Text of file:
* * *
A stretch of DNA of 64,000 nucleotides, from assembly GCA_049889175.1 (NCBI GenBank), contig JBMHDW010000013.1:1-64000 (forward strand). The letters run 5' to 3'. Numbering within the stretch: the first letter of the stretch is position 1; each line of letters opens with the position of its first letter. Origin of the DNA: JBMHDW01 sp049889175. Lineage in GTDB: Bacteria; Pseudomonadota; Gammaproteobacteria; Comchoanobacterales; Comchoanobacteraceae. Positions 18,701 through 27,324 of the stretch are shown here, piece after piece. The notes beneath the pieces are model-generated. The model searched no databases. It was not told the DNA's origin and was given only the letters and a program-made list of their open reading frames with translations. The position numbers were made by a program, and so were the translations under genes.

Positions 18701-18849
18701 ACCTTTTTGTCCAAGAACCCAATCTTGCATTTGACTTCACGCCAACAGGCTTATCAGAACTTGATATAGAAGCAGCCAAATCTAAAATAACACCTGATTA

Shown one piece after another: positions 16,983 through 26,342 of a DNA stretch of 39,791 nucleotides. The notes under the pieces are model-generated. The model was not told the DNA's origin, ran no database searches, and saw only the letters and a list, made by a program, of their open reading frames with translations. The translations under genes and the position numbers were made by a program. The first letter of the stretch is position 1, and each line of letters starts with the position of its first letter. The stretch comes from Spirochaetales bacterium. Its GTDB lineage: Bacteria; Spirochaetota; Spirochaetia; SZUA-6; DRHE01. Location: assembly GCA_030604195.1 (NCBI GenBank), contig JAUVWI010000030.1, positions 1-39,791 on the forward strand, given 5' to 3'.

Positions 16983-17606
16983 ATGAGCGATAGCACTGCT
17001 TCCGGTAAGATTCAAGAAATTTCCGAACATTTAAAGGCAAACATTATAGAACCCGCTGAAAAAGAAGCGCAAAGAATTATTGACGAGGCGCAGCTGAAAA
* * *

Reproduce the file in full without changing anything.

A stretch of DNA of 64,000 nucleotides, from assembly GCA_049889175.1 (NCBI GenBank), contig JBMHDW010000013.1:1-64000 (forward strand). The letters run 5' to 3'. Numbering within the stretch: the first letter of the stretch is position 1; each line of letters opens with the position of its first letter. Origin of the DNA: JBMHDW01 sp049889175. Lineage in GTDB: Bacteria; Pseudomonadota; Gammaproteobacteria; Comchoanobacterales; Comchoanobacteraceae. Positions 18,701 through 27,324 of the stretch are shown here, piece after piece. The notes beneath the pieces are model-generated. The model searched no databases. It was not told the DNA's origin and was given only the letters and a program-made list of their open reading frames with translations. The position numbers were made by a program, and so were the translations under genes.

Positions 18701-18849
18701 ACCTTTTTGTCCAAGAACCCAATCTTGCATTTGACTTCACGCCAACAGGCTTATCAGAACTTGATATAGAAGCAGCCAAATCTAAAATAACACCTGATTA

Shown one piece after another: positions 16,983 through 26,342 of a DNA stretch of 39,791 nucleotides. The notes under the pieces are model-generated. The model was not told the DNA's origin, ran no database searches, and saw only the letters and a list, made by a program, of their open reading frames with translations. The translations under genes and the position numbers were made by a program. The first letter of the stretch is position 1, and each line of letters starts with the position of its first letter. The stretch comes from Spirochaetales bacterium. Its GTDB lineage: Bacteria; Spirochaetota; Spirochaetia; SZUA-6; DRHE01. Location: assembly GCA_030604195.1 (NCBI GenBank), contig JAUVWI010000030.1, positions 1-39,791 on the forward strand, given 5' to 3'.

Positions 16983-17606
16983 ATGAGCGATAGCACTGCT
17001 TCCGGTAAGATTCAAGAAATTTCCGAACATTTAAAGGCAAACATTATAGAACCCGCTGAAAAAGAAGCGCAAAGAATTATTGACGAGGCGCAGCTGAAAA